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Royal Jelly

While a larva is developing into a queen cell, nurse bees feed the larva with abundant amounts of a milky white gel, known as royal jelly.  Royal jelly is a high protein food (12% protein) that is also loaded with amino acids, B vitamins and trace minerals – a sort of superfood for insects!  Humans eat it too.  If you watch enough infomercials, eventually you can’t help but to run across one touting the many benefits of royal jelly:  “Royal jelly makes bees into royalty!  It’s magic. Try it.  You’ll have energy to burn!”

Is this true?  At Wildflower Meadows, we’ve eaten our share of royal jelly, cutting it out from unwanted queen cells and eating it fresh from the hive.  We have found that it doesn’t taste all that great, but it does seem to provide a nice jolt to the system.  We would rather not tell anyone, however.  The Federal Drug Administration has concluded that there is no human benefit to taking royal jelly.  Furthermore, they threaten legal action against any person or company making unfounded claims to its benefits.

Lets face it: royal jelly was meant to be more of an insect food rather than a human food, as its presence causes a larva to develop into a queen bee rather than a worker bee.

Scientists have recently identified the component of royal jelly that is responsible for this caste differentiation.  It is a protein called “royalactin”, which induces the differentiation of honeybee larvae into queens.  Royalactin increases body size and ovary development and shortens developmental time in honeybees.  We find it amazing that a single substance can initiate the development of such a truly magnificent and royal creature as the queen honeybee.

Single Source Honey

The above photo of bees in a lavender field was taken in France, where lavender is grown commercially.  Lavender is also grown in Spain and other parts of the European Union.

The honey from lavender blossoms is arguably one of the most prized single-source varietal honeys in the world.  It is almost exclusively imported from Europe.  This honey is magnificently delicious with a delicate flavor and slight purple hue.  Lavender honey is expensive, but if you are a honey connoisseur, it is highly worth a try.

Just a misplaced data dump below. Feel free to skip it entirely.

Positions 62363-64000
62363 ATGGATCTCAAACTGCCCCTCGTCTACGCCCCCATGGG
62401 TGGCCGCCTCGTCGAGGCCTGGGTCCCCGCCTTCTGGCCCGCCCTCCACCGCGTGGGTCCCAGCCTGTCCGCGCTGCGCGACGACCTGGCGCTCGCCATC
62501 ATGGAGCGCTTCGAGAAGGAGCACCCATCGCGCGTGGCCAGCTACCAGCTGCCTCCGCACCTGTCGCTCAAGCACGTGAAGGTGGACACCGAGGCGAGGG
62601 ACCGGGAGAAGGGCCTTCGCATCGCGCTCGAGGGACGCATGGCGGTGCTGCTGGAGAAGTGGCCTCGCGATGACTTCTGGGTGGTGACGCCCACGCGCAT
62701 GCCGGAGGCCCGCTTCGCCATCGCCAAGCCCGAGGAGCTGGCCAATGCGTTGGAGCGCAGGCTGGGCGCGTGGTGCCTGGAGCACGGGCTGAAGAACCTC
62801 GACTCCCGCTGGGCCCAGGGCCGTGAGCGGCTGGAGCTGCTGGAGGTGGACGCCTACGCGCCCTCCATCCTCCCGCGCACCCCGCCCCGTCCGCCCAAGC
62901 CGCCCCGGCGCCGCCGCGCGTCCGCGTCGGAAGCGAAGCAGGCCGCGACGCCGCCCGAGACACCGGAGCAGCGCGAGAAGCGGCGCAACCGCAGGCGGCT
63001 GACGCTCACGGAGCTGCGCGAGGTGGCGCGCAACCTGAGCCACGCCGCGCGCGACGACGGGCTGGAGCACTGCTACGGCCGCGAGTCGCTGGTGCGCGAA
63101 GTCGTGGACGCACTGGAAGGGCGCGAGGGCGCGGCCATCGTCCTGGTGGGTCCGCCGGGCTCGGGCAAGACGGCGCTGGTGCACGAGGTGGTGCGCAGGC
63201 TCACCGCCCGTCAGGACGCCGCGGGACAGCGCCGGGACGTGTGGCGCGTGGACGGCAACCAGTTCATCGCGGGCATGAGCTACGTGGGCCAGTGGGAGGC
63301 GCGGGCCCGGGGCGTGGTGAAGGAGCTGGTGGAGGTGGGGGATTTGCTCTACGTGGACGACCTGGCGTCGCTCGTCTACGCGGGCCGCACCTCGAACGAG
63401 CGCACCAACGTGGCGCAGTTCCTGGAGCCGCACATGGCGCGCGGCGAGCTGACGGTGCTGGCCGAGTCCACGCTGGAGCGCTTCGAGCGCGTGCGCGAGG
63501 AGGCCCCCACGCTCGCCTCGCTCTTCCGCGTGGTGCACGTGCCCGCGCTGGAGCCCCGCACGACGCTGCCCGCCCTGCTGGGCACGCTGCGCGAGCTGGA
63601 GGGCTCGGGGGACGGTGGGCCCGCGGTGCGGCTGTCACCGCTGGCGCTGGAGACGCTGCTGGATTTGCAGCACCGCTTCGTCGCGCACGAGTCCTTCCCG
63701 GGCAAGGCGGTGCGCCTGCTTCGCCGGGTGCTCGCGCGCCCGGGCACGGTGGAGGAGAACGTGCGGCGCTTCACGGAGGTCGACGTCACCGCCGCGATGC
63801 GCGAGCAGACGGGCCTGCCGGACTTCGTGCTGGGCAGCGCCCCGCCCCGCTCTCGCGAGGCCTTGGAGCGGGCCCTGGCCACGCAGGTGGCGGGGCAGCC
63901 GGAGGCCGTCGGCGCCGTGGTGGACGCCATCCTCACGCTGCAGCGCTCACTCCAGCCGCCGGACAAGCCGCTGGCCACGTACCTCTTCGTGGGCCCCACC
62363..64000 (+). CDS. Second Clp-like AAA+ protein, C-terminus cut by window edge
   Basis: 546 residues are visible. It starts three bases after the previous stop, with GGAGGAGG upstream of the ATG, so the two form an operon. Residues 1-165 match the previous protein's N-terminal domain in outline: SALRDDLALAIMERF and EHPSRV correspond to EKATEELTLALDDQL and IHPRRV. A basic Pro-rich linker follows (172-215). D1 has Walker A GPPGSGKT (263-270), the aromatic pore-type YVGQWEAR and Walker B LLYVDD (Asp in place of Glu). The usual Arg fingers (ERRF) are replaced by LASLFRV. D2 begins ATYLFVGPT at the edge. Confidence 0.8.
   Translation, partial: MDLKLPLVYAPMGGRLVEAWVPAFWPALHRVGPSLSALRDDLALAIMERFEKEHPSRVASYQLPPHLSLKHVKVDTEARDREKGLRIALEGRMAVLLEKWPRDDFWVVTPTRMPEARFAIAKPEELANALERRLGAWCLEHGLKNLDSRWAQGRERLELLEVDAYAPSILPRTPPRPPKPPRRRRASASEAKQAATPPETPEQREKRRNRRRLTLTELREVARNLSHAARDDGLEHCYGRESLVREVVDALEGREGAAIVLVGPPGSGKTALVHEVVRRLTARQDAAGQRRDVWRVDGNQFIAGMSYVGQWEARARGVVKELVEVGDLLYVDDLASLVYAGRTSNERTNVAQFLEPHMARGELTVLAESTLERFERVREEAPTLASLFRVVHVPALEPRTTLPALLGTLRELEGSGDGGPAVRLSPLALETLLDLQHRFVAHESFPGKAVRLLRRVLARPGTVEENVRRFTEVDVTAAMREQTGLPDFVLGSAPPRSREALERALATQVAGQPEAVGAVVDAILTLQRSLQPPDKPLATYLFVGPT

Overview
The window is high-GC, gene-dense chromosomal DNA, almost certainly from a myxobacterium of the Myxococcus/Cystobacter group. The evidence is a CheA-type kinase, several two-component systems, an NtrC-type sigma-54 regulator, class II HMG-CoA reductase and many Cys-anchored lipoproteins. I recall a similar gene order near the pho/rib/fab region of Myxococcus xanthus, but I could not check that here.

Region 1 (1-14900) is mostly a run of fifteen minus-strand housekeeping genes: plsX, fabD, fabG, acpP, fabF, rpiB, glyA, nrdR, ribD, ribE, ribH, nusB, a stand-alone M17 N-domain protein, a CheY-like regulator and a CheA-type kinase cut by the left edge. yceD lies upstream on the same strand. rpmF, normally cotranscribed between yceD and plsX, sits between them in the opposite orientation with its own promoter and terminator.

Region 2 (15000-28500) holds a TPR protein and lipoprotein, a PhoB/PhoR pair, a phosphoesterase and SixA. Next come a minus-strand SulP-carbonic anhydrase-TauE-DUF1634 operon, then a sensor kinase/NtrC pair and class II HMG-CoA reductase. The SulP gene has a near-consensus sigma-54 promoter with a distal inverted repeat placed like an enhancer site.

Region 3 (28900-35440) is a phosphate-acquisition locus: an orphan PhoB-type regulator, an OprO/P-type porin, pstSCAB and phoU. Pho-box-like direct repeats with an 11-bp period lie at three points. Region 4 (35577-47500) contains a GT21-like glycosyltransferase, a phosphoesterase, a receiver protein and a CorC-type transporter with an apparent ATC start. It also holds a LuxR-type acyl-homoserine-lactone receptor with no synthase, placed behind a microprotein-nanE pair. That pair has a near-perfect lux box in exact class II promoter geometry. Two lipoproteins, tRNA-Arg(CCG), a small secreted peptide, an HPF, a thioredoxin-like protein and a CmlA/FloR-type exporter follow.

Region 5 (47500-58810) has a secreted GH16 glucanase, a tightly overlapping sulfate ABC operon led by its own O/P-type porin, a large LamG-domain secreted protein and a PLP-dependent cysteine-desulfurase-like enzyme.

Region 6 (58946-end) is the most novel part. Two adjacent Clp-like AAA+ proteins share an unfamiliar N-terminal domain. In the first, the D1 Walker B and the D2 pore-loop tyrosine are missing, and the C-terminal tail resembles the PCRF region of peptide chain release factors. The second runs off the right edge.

Single sourced honey originates from a single flower type and, as a result, takes on the unique flavor and characteristics of that blossom.  In order to capture a single source of nectar and to produce single source varietal, the beekeeper needs to strategically place colonies of honeybees on or alongside a vast area of the exact same blossoms, such as clover, acacia, alfalfa, or in the above case, lavender.  There should be at least a square mile of the same kind of blossoms in the area blossoming at about the same time.  The blossoms need to be attractive to the bees, and there should not be any competing flowers nearby that could dilute the flavor of the honey – especially other kinds of flowers that are equally or more attractive to the bees.

For most backyard beekeepers, producing single source honey is entirely out of the question.  With houses nearby and all sorts of flowering gardens, the honey produced is nearly always a blend of “wildflowers”, or more accurately, garden blossoms.

At Wildflower Meadows, we have seen our bees working lavender blossoms from time to time.  Occasionally, a nearby enterprising gardener will plant a garden of lavender, usually for some sort of aromatherapy or essential oil project that they have in mind.  Our bees are most pleased to do their part and pay a visit. Unfortunately, however, there is never even close to enough lavender to consider the resulting honey single source.  Obtaining a particular honey varietal is an art unto itself, and takes a knowledgeable beekeeper that is dedicated to this singular pursuit.